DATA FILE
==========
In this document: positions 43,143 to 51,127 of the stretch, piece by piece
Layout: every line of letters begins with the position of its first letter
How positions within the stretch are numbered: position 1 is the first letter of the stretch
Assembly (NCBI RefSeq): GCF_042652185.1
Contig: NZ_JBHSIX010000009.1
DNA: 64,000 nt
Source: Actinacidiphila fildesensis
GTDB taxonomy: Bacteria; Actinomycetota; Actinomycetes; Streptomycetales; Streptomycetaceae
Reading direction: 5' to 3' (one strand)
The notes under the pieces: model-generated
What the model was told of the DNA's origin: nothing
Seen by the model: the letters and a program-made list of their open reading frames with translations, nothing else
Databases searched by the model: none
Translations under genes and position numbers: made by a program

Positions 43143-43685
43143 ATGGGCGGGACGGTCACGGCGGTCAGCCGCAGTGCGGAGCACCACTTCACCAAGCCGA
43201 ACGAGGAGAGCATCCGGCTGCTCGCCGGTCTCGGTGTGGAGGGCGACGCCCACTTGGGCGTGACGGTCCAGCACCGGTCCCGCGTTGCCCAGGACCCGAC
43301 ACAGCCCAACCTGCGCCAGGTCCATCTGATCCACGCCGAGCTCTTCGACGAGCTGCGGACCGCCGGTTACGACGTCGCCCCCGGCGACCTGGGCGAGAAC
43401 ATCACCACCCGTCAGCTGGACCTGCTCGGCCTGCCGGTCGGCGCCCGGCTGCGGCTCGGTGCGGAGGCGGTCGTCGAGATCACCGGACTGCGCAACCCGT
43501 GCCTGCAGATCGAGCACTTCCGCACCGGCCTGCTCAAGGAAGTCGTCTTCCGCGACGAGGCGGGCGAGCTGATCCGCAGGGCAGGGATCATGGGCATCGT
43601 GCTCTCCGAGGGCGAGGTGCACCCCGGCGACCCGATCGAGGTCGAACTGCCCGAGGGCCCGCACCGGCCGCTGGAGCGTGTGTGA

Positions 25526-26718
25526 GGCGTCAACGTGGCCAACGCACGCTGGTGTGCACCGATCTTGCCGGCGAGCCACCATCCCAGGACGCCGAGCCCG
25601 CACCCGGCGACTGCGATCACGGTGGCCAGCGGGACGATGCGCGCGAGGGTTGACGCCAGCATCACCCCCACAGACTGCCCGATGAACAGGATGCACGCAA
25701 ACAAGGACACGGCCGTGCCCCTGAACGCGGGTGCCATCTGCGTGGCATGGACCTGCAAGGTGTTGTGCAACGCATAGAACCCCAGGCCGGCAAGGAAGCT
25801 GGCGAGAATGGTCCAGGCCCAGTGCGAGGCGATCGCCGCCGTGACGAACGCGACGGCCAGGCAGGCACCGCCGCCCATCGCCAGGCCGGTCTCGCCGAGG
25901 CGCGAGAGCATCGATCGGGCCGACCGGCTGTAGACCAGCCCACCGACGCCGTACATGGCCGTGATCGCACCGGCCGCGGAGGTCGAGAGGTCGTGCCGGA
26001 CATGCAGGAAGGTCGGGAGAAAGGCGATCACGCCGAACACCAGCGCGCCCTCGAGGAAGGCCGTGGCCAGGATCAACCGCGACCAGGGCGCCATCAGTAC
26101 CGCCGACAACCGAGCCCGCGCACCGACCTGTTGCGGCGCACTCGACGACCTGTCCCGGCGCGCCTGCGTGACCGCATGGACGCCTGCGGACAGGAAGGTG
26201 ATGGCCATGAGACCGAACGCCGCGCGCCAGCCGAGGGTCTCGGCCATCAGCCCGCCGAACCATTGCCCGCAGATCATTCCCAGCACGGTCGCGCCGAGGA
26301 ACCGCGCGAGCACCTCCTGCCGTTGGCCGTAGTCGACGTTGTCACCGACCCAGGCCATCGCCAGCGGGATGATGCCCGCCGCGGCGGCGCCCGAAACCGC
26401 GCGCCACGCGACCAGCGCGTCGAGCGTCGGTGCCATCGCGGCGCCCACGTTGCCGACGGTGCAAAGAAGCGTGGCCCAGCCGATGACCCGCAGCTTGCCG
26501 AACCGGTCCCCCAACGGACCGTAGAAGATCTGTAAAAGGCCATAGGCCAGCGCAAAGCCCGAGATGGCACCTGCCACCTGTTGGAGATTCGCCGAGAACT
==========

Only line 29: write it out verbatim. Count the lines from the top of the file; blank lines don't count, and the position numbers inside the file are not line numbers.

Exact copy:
26101 CGCCGACAACCGAGCCCGCGCACCGACCTGTTGCGGCGCACTCGACGACCTGTCCCGGCGCGCCTGCGTGACCGCATGGACGCCTGCGGACAGGAAGGTG